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Answers to Epilogue
  1. Helen Elizabeth Groves1,
  2. Sharon Christie2,
  3. Gerry McGinnity3,
  4. Donncha Hanrahan4,
  5. Andrew Thompson5
  1. 1Department of Paediatrics, Royal Belfast Hospital For Sick Children, Belfast, UK
  2. 2Paediatric Infectious Disease Department, Royal Belfast Hospital for Sick Children, Belfast, UK
  3. 3Department of Ophthalmology, Royal Victoria Hospital, Belfast, UK
  4. 4Department of Paediatric Neurology, Royal Belfast Hospital for Sick Children, Belfast, UK
  5. 5Department of General Paediatrics, Royal Belfast Hospital for Sick Children, Belfast, UK
  1. Correspondence to Dr Helen Elizabeth Groves, Department of Paediatrics, Royal Belfast Hospital For Sick Children, Belfast BT12 6BA, UK; hgroves01{at}qub.ac.uk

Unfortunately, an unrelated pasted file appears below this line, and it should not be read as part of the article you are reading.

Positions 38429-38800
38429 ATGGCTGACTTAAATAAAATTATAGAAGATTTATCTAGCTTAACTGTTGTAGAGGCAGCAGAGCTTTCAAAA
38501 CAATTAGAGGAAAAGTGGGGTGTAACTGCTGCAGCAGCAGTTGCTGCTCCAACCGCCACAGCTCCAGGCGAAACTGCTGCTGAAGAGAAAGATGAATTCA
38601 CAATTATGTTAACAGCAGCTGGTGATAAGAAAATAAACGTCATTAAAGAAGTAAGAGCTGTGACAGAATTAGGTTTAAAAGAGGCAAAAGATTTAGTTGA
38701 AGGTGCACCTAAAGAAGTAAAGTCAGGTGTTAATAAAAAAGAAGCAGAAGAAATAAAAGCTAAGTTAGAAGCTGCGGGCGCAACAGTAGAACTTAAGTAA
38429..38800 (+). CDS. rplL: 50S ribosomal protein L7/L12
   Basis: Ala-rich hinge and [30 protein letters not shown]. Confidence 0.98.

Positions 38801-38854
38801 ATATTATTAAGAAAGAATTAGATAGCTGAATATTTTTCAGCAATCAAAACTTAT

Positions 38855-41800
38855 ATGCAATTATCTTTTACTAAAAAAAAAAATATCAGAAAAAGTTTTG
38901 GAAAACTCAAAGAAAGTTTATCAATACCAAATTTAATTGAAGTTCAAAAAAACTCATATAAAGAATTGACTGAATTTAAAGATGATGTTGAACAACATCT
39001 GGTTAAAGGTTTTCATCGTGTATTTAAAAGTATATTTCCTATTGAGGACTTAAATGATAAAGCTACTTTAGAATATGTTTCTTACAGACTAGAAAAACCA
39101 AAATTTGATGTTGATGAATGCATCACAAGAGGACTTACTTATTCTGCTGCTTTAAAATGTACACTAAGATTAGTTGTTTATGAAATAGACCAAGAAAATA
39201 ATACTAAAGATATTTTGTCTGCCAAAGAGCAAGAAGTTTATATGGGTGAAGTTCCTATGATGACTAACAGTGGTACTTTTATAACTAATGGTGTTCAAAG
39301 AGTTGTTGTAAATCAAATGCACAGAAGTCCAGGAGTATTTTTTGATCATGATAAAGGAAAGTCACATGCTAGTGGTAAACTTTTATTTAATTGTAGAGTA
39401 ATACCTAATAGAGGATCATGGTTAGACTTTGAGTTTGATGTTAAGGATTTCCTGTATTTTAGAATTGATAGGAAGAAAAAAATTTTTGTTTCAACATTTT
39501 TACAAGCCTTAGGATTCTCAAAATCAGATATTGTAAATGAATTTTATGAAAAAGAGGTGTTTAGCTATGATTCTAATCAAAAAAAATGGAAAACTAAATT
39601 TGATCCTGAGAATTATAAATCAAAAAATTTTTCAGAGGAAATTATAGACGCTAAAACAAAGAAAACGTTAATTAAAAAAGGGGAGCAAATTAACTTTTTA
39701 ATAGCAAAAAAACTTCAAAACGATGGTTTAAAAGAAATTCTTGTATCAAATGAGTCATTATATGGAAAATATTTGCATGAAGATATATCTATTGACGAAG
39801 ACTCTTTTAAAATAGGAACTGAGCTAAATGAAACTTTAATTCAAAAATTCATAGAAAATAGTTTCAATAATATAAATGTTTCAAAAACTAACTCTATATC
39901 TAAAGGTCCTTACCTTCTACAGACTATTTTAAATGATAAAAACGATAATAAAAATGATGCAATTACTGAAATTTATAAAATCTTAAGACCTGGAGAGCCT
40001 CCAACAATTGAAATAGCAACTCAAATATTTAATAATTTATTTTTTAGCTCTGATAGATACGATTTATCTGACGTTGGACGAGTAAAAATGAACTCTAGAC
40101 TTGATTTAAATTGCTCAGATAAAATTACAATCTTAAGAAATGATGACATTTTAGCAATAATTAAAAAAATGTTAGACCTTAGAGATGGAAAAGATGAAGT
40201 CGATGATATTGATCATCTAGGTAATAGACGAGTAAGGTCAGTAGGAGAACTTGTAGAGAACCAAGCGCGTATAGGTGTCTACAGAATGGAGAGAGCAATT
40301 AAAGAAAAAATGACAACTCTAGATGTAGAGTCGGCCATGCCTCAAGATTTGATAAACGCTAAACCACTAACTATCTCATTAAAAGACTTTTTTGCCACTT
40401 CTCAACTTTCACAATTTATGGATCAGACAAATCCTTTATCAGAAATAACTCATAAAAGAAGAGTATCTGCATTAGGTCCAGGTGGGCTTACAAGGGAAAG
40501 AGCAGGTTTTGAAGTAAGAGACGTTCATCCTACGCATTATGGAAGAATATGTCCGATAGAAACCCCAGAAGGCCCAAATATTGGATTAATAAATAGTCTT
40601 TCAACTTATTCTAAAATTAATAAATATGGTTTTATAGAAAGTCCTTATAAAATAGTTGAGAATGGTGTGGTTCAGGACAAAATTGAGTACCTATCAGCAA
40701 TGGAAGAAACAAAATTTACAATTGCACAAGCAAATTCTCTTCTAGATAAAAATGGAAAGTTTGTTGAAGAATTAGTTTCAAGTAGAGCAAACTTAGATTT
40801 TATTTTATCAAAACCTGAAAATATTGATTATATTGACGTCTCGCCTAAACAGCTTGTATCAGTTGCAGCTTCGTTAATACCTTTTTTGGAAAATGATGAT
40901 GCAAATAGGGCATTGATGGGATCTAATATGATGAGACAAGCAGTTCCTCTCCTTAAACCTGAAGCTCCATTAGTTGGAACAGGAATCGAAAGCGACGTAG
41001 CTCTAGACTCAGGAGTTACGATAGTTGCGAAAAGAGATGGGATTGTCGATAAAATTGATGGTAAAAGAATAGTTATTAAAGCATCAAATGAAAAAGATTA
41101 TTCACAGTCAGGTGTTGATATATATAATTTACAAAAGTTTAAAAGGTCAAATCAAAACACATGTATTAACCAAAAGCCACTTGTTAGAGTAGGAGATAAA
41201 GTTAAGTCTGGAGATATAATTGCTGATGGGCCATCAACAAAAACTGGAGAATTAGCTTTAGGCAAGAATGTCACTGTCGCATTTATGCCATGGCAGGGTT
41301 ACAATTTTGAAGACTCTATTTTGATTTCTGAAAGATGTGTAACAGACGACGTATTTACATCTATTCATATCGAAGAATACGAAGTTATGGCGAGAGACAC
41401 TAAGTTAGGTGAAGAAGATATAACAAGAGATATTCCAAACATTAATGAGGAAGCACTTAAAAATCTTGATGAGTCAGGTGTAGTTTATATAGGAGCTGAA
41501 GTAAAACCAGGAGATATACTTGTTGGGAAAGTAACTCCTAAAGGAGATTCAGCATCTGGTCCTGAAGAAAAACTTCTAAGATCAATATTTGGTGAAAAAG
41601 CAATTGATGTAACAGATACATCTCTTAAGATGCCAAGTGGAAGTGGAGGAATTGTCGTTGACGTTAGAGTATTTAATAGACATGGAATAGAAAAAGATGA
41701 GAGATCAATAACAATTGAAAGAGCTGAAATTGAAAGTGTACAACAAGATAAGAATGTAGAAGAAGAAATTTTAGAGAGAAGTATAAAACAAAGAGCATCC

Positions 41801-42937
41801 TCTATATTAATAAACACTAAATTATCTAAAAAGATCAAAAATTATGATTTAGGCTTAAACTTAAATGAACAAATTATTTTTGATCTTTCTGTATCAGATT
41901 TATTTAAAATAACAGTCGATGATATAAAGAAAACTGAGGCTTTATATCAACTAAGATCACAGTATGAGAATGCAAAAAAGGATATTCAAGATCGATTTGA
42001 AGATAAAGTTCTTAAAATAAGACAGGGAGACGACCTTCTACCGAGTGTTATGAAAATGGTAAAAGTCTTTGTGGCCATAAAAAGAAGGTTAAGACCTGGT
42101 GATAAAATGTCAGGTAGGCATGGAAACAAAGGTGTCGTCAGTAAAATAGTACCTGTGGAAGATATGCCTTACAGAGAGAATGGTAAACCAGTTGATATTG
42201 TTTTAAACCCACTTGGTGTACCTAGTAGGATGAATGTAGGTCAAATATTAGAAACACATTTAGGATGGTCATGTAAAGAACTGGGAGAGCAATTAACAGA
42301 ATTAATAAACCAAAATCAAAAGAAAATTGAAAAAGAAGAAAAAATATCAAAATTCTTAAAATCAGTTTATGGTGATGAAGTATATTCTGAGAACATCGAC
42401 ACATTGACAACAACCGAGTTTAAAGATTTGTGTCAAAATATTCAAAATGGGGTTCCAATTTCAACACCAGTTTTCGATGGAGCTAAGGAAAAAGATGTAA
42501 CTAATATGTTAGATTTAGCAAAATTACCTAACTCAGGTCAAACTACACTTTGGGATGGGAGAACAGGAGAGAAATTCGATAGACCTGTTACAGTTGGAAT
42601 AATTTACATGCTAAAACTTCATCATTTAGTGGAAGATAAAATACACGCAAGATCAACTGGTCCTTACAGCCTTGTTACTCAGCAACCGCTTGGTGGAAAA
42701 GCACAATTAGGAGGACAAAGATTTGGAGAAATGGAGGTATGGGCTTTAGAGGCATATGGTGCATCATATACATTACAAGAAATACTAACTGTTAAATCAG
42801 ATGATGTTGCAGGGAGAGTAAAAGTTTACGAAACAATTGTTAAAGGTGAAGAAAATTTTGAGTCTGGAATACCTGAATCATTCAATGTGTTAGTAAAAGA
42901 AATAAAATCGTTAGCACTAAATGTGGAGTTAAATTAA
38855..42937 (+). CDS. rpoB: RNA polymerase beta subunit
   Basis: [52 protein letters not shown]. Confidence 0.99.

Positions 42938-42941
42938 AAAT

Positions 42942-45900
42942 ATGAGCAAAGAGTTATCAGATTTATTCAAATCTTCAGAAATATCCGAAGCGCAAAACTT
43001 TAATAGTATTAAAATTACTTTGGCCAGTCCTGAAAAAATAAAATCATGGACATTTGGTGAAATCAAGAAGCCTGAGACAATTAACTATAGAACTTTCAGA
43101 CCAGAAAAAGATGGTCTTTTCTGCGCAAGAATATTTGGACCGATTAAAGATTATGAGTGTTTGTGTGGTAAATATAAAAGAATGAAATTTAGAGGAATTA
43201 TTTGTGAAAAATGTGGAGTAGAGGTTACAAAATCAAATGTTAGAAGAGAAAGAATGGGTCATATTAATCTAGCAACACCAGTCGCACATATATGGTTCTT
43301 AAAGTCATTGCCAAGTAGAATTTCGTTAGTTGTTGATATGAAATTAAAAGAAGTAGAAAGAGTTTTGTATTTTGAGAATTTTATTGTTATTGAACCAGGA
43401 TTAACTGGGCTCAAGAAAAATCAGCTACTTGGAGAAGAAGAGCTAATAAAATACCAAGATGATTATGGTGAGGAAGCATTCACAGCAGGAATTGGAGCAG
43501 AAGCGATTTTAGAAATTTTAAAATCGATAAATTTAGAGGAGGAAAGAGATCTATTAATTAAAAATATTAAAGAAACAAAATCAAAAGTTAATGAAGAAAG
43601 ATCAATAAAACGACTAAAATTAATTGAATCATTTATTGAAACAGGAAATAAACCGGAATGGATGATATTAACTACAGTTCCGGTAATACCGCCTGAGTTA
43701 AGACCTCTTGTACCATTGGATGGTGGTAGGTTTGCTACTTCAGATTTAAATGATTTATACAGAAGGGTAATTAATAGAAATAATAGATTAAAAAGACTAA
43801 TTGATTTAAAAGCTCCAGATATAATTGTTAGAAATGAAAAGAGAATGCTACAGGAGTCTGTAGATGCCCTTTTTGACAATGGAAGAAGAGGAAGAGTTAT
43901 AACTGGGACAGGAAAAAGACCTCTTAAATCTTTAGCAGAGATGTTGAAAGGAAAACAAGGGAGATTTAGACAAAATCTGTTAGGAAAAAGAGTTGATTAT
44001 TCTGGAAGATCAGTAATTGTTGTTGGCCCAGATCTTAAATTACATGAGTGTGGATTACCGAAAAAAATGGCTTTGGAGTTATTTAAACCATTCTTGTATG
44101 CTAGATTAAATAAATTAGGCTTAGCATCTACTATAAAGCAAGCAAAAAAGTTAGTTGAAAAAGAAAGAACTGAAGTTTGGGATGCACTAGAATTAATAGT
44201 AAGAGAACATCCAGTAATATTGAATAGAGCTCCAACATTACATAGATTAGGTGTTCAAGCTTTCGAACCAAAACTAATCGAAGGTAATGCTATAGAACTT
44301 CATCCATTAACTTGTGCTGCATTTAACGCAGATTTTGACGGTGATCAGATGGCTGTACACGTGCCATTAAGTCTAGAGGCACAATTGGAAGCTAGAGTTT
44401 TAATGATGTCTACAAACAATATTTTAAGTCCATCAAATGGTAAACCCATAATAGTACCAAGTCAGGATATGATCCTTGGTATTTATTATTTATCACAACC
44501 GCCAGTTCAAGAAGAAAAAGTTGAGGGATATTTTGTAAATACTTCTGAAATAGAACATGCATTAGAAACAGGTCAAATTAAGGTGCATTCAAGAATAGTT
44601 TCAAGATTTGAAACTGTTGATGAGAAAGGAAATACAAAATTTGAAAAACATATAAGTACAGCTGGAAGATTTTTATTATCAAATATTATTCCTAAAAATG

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Answers to the questions on page 294

  1. This is left oculomotor nerve palsy.

The oculomotor nerve innervates the levator palpebrae superioris, ciliary/iris sphincter muscles and all extra-ocular muscles except the lateral rectus (cranial nerve VI innervation) and superior oblique (cranial nerve IV innervation). Therefore, paralysis prevents elevation of the eyelid (ptosis), pupillary dilatation and results in deficient eye adduction, supraduction and infraduction. The unopposed lateral rectus and superior oblique muscle action cause the affected eye to look downward and outward at rest.

2. Oculomotor nerve palsy is rare in children and is most commonly congenital or developmental in origin. Damage to the Edinger-Westphal/motor nuclei supplying the nerve …

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